The structure and pacing of the match was perfectly scripted to accentuate the worthy wrestling and story-telling abilities of Styles, and to illustrate the immortal God-like supernatural powers of the Undertaker (oh how he must have appreciated those set breaks to catch his breath). As such, the story flowed like a typical horror narrative. The Undertaker, the unkillable monster (though it must be pointed out, that Taker’s longevity makes him beloved and the face in this scenario) is slowly bested after a long battle by his younger arrogant opponent, until, in the final denouement, as Undertaker is about to be buried in an open grave with a shrouded headstone above it by a grinning maniacal Styles, a huge spotlight appears over Styles’ shoulders, into which the Taker appears above and behind him as he realises his fate and slowly turns.

The bout ends with Styles being choke-slammed into and buried alive in the grave, and as a last act before Undertaker literally rides off on his Harley Davidson motorbike, he swipes away the shroud from the headstone to reveal the text – A.J. Styles 1977 – 2020.

The second cinematic match, billed the Firefly Funhouse match, featured the WWE’s most recent horror-inspired character, Bray Wyatt/The Fiend, and played upon Wyatt’s desire for revenge on WWE legend and now Hollywood star, John Cena, for an undeserved loss and metaphorical burial by Cena at a previous Wrestlemania six years earlier. Cena in his prime years as a perennial WWE champion was known for his penchant for burying young up-and-coming talent when he really should have been passing the torch and building the next generation of money-generating superstars. Wyatt was of course aware of this, and his creative talents and the scope of the cinematic match allowed him to weave an incredible narrative of personal redemption, half based in reality, and half in the fantasy world of wrestling. Like everything Wyatt did in the WWE, it leaned heavily on his obvious love of horror movies.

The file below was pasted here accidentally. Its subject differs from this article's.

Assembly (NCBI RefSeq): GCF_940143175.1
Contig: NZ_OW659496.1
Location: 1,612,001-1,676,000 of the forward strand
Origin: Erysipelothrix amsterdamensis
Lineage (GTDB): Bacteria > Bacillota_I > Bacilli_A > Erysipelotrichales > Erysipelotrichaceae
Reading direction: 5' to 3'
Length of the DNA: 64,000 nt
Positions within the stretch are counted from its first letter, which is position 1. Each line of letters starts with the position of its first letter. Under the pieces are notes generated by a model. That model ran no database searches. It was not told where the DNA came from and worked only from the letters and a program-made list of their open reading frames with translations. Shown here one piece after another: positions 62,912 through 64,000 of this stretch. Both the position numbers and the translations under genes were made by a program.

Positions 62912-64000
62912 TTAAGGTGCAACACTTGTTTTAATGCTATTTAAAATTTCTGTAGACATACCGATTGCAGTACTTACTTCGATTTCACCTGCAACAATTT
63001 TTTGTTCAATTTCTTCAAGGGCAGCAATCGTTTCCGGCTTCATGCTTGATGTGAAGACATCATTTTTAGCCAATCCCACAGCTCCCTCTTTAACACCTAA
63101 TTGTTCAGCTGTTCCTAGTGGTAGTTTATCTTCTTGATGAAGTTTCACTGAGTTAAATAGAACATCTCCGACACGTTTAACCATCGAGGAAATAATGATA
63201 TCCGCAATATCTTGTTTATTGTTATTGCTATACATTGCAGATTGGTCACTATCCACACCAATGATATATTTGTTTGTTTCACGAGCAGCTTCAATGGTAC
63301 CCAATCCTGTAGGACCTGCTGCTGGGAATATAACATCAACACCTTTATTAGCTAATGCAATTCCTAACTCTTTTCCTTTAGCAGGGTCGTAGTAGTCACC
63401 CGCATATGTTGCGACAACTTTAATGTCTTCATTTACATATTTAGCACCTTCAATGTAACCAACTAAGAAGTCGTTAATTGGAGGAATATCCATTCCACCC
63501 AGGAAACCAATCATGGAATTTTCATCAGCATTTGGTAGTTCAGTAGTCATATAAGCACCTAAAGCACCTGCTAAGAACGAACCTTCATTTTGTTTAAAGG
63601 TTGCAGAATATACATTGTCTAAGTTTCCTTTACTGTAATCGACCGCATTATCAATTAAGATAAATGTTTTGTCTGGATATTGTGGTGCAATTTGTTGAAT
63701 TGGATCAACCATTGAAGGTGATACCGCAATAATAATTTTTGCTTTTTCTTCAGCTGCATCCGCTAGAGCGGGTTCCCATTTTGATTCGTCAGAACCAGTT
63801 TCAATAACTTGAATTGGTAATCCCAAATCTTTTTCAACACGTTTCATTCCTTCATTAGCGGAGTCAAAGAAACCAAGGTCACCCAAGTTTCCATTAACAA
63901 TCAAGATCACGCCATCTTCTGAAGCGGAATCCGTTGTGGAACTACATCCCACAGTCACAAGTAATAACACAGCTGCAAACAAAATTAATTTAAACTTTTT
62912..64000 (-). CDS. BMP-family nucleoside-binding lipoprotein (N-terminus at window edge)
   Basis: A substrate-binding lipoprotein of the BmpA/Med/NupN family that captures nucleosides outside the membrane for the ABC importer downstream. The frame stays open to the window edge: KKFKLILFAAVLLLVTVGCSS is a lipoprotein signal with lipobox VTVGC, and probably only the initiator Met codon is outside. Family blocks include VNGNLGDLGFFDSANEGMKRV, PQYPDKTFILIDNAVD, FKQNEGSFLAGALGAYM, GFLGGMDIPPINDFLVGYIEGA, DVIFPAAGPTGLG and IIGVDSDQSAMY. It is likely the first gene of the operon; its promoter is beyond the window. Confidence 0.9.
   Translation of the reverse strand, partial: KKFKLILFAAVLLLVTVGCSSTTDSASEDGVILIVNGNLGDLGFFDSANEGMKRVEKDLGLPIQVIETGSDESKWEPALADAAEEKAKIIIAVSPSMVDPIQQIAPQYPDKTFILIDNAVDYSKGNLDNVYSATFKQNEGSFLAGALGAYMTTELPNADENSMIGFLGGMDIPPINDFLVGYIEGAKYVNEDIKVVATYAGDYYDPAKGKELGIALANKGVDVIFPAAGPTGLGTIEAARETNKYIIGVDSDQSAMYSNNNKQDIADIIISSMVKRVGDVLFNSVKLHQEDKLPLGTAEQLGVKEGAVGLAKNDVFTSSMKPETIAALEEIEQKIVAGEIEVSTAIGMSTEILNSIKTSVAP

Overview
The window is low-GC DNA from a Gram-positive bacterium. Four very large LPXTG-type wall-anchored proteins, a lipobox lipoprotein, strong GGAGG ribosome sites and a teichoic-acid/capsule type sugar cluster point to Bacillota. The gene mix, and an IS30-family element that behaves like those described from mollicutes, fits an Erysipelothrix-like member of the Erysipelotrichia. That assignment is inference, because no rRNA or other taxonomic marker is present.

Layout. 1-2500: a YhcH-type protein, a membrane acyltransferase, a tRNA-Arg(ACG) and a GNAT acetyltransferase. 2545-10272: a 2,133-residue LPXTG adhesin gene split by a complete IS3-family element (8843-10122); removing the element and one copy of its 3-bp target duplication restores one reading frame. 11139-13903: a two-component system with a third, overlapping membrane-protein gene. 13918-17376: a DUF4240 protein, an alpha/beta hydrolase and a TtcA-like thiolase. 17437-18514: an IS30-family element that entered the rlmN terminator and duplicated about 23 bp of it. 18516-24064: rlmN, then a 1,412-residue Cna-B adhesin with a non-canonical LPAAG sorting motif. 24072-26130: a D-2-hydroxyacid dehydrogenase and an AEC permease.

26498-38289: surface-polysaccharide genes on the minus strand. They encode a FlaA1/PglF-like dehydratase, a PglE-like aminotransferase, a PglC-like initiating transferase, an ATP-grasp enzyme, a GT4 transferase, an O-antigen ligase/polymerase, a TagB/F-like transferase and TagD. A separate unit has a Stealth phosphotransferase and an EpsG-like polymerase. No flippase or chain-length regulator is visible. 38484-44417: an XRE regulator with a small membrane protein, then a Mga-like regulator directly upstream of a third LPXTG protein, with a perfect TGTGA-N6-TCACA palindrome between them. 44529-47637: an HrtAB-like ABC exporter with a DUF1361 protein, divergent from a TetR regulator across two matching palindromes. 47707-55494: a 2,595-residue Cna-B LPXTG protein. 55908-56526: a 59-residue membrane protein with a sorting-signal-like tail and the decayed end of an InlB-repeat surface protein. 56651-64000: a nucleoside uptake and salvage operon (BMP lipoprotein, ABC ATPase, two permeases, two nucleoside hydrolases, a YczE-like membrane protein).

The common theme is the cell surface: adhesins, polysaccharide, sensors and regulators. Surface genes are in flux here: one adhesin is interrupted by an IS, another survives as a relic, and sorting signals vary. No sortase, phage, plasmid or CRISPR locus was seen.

The bout begins when Cena arrives backstage in full attire ready for his match. He is then lured into Wyatt’s Firefly Funhouse by one of the latter’s puppets. The Funhouse, aired in a series of comical yet disturbing vignettes over the previous year, is a small brightly painted room where Wyatt himself portrays a sort of twisted Mr. Rogers character in the guise of a children’s television host. Though in Wyatt’s case, the Funhouse exists in his own version of Hell. The space itself represents the horror trope of the haunted house, in Wyatt’s version, it is populated by a range of twisted puppet characters. The space itself also plays on the horror trope of the thin veil between worlds, in which the laws of linear time and space do not apply. As part of the narrative, the commentators regularly profess that they have no idea where the Funhouse is, or if it even exists in linear reality. In horror parlance, the world of Wyatt is not dissimilar to the dream realm occupied by Freddy Krueger.

Hence, Wyatt takes Cena on what can only be described as a journey through his own personal Hell. Cena constantly appears in guises of himself in various stages of his long WWE career. In each of which he is tormented by Wyatt and his puppets, attempts to attack him, but fails to connect. What ensues is around fifteen minutes of totally surreal David Lynch style horror, as an increasingly flustered Cena (and kudos to the man for returning to the WWE and playing this role) is verbally tormented by Wyatt for ruining Wyatt’s original cult leader character by way of his selfish refusal to take a loss. Until finally an exhausted Cena finds himself in a wrestling ring in an empty arena, where Wyatt’s horrific masked alter ego, The Fiend, attacks him from behind, puts him in his signature finishing move, and finally pins him for the three-count, counted by Wyatt himself. Thus avenging Bray Wyatt’s devastating and unnecessary previous burial.

These two matches were the standout bouts of the card, and are still spoken of with reverence today.

You may also like...